Pharmaceutical company AstraZeneca has agreed to supply 9 million additional doses of its coronavirus vaccine to the European Union during the first quarter, the bloc’s executive arm said on Sunday.
The new target of 40 million doses by the end of March is still only half what the British-Swedish company had originally aimed for before it announced a shortfall due to production problems, triggering a spat between AstraZeneca and the EU last week.
European Commission President Ursula von der Leyen said after a call with seven vaccine makers on Sunday that AstraZeneca will also begin deliveries one week sooner than scheduled and expand its manufacturing capacity in Europe. “Step forward on vaccines,” she tweeted.
The EU is far behind Britain and the United States in getting its population of 450 million vaccinated against the coronavirus. The slow rollout has been blamed on a range of national problems as well as slower authorization of the vaccines and an initial shortage of supply.
AstraZeneca’s announcement last week that it would initially supply only 31 million doses to the EU’s 27 member states due to production problems set off a fierce dispute between the two sides, with officials in Brussels saying they feared the company was treating the bloc unfairly compared to other customers, such as the United Kingdom.
On Friday, hours after regulators authorized the vaccine for use across the EU, the commission said it was tightening rules on exports of coronavirus vaccines, sparking an angry response from Britain.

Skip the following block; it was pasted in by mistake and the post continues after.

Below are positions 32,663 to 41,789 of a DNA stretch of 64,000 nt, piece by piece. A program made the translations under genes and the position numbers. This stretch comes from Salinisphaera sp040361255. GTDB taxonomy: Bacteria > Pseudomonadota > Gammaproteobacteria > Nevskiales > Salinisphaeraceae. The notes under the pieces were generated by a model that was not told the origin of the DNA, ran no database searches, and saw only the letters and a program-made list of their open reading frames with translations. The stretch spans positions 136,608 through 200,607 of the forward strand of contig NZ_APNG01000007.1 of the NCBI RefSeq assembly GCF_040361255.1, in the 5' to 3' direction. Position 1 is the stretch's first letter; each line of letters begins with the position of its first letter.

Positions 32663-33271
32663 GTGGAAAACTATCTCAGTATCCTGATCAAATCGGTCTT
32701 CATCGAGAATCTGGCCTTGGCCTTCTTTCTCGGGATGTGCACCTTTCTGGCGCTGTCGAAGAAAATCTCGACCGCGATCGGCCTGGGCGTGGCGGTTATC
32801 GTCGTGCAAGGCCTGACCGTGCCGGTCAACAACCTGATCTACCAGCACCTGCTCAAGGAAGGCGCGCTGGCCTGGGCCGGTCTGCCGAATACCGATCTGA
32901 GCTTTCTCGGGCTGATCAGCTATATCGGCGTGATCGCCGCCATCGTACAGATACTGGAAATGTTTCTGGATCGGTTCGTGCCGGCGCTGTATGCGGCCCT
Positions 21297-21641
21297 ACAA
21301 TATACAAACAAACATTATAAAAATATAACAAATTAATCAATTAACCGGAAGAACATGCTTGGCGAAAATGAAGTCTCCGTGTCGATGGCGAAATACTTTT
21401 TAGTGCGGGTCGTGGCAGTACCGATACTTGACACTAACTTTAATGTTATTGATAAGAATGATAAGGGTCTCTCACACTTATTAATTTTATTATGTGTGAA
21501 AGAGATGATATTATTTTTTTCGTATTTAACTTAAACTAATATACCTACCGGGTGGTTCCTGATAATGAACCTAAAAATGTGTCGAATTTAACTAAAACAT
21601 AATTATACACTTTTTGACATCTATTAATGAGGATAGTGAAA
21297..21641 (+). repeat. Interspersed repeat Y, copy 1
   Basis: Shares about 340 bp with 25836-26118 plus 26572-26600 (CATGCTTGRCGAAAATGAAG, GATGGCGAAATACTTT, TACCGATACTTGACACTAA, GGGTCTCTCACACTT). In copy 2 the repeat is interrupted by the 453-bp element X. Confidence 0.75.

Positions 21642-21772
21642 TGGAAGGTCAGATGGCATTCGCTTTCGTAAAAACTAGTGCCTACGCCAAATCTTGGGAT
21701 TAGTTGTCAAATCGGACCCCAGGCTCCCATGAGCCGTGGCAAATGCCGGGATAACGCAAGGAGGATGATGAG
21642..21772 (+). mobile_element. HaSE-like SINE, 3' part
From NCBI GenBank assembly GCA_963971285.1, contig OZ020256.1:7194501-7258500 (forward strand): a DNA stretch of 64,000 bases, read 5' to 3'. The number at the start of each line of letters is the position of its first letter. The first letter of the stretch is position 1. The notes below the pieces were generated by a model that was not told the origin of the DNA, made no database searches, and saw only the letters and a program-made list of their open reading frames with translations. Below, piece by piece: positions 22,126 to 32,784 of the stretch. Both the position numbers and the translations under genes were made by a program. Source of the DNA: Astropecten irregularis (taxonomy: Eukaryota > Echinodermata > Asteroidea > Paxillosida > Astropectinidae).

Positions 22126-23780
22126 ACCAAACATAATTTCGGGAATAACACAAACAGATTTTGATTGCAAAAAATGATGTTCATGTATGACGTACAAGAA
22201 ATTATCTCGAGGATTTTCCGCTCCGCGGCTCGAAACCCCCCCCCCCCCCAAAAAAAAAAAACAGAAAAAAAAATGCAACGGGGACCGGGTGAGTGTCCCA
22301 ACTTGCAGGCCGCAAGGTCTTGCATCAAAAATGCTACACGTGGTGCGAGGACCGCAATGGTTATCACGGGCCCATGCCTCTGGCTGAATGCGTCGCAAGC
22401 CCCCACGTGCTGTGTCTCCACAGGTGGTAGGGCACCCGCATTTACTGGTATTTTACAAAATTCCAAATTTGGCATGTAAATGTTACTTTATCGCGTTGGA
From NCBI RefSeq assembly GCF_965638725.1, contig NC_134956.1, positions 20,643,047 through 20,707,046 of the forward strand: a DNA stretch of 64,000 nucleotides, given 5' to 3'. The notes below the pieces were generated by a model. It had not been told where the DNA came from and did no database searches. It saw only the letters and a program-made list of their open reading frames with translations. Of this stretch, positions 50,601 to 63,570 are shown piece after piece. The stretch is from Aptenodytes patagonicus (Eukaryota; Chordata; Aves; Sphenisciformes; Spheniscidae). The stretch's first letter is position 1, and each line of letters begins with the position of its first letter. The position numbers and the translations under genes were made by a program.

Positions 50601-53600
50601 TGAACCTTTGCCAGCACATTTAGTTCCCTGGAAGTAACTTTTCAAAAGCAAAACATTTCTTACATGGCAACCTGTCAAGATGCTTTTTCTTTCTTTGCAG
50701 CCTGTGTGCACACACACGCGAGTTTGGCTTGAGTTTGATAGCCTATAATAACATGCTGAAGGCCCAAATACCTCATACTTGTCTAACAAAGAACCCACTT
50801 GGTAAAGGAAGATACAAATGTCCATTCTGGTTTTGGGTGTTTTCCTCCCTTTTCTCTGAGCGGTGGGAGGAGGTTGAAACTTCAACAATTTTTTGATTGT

The commission has since made clear the new measure will not limit vaccine shipments produced in the 27-nation bloc to Northern Ireland, a UK territory that was guaranteed unhindered cross-border access to the Republic of Ireland under the post-Brexit deal between Britain and the EU.
The mood among EU citizens toward Brussels has since then soured, as countries outside the bloc speed ahead in the race to vaccinate their people.
For instance, Germany has so far given at least one dose to 2.2 percent of its population. Britain has done the same for 13.2 percent of its citizens.
In response, Chancellor Angela Merkel has summoned state governors yesterday to discuss what German media are describing as a “vaccination debacle.”
Von der Leyen, who was Germany’s defense minister before taking the post in Brussels, insisted the EU had “made good progress.”